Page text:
To test their proposed theory, the researchers used a 3T scanner to image a phantom with nonlinear encoding-gradient field patterns. The phantom comprised gel-filled rods oriented to converge at a single point 100 cm away.
As the derived encoding gradients are not readily available, they approximated the ideal warping field to a second-order field gradient and created this using second-order shim coils. Such coils, however, are not currently designed for rapid switching in tandem with the linear encoding gradients.
“To test the feasibility of this approach in an environment without rapid-switching capability, we had to first find a sequence that maintained as much as possible a constant encoding gradient amplitude during image encoding. The closest match we could find was a short-echo radial acquisition,” Wachowicz explains. “Secondly, we had to manually alter the shim coil currents according to our calculations for each of the 102 radial spokes that we acquired.”
To circumvent hardware limitations, the researchers also created a corresponding virtual phantom. They simulated three images, using: conventional linear gradients; switched linear-encoding gradients and unswitched warping fields (to mimic the experiment); and linear-encoding gradients and warping fields switched in tandem (representing an ideal implementation).
Images of the phantom generated with traditional parallel geometry over its full 12 cm thickness exhibited blurring, as expected. When images were acquired with (unswitched) warping field patterns, much of this blurring was absent. However, the tubes still appeared distorted, particularly those farthest from the isocentre.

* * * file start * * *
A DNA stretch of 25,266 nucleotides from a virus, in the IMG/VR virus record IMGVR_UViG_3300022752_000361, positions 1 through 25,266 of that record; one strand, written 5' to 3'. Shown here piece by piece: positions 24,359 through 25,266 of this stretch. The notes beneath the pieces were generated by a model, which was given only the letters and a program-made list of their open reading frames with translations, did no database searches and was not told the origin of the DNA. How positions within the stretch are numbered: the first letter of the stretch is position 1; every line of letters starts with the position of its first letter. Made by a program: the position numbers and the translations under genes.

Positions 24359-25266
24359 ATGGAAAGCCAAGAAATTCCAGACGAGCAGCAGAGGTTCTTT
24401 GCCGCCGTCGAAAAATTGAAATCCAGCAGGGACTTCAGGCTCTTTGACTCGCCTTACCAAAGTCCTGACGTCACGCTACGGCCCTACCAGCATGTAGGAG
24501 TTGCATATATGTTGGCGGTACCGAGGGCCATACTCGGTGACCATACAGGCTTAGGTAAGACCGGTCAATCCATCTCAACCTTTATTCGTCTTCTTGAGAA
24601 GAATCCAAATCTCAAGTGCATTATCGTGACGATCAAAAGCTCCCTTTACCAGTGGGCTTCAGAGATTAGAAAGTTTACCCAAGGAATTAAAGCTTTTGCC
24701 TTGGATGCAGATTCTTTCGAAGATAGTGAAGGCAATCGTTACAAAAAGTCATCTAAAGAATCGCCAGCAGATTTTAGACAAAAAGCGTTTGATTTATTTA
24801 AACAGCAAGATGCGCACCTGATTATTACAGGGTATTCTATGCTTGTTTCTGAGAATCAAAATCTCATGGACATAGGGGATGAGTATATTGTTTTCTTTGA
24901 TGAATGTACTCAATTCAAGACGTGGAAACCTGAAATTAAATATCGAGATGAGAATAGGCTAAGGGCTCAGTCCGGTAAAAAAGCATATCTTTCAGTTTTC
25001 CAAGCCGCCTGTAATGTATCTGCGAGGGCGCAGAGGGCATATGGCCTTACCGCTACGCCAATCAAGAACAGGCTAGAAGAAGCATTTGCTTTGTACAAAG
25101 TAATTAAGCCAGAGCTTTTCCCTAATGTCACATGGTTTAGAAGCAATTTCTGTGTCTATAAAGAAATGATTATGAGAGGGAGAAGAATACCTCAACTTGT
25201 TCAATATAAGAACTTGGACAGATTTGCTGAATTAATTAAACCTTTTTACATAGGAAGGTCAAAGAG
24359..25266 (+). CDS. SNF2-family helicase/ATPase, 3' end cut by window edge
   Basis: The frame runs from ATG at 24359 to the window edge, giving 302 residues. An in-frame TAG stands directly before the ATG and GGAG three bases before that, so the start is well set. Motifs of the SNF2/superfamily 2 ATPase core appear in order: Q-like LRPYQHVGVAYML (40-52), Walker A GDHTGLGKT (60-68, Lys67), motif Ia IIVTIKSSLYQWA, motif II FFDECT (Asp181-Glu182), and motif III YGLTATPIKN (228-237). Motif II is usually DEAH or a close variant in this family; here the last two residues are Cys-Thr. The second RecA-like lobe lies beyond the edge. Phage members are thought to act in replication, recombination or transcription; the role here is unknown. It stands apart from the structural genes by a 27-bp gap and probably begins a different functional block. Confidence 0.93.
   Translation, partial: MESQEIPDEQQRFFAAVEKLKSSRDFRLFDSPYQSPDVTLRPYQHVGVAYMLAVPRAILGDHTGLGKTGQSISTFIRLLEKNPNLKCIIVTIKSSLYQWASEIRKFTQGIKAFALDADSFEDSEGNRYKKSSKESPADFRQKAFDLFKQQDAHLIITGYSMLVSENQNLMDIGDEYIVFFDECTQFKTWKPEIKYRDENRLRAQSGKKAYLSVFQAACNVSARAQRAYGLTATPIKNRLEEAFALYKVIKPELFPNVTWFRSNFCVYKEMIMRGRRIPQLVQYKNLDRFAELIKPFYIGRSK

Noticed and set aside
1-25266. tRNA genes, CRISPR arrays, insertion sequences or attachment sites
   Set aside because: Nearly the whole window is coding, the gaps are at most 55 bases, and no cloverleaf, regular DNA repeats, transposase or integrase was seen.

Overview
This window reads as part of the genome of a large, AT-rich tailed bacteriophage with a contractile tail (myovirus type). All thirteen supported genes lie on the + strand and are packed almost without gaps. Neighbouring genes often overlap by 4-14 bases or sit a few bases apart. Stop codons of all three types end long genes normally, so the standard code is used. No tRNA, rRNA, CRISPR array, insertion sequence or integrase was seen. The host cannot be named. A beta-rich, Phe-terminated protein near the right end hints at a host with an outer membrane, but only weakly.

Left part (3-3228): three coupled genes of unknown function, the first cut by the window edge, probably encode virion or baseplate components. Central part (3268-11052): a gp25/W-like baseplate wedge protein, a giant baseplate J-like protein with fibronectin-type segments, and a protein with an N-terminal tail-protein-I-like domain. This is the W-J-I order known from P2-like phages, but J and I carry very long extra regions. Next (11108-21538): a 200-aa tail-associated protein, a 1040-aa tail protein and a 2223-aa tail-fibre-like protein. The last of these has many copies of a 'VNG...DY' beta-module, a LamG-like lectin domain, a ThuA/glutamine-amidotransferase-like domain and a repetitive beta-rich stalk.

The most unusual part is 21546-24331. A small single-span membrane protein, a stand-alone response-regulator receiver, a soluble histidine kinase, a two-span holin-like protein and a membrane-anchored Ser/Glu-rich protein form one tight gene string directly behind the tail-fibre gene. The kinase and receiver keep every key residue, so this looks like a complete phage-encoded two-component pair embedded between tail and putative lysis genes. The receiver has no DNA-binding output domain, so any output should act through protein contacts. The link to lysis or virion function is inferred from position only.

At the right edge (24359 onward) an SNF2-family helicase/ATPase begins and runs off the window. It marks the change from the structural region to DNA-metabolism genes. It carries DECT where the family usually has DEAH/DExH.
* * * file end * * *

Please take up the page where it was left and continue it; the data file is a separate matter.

The authors believed that a switched set of warping fields – as would be present in any physical implementation of this technique – would remove the bulk of this residual distortion. Simulations with companion fields switched in tandem with the read gradients produced images with all of the tubes clearly discernible, successfully validating their technique.
The team is now planning to move this approach towards clinical application. “We expect to include a set of BEV coils within the Alberta (Edmonton) biplanar linac-MR hybrid design,” says Fallone.
The ability to assess the impact of radiation on malignant tumours during a course of radiotherapy could help improve its effectiveness for individual patients. Based on tumour response, physicians could modify the treatment regimen, dose and radiation field accordingly.
Israeli researchers have now demonstrated that thermography may provide a viable radiotherapy monitoring tool for such treatment optimization. They have developed a method to detect tumours in a thermal image and estimate changes in tumour and vasculature during radiotherapy, validating this in a study of six patients with advanced breast cancer (J. Biomed. Opt.23 058001).
Thermography had been rejected as a breast cancer detection tool, due to its suboptimal sensitivity and specificity. However, for an already detected tumour undergoing radiation or chemotherapy, it could prove a highly effective monitoring tool, when incorporating algorithms developed by the research team.
The multi-institutional team had conducted research on thermal imaging to understand tumour aggressiveness in animal models. They hypothesized that because malignant tumours are characterized by abnormal metabolic and perfusion rates, they will generate a different temperature distribution pattern compared with healthy tissue. By measuring skin temperature maps at the tumour location before and during treatment, the reaction of a tumour to radiotherapy can be measured.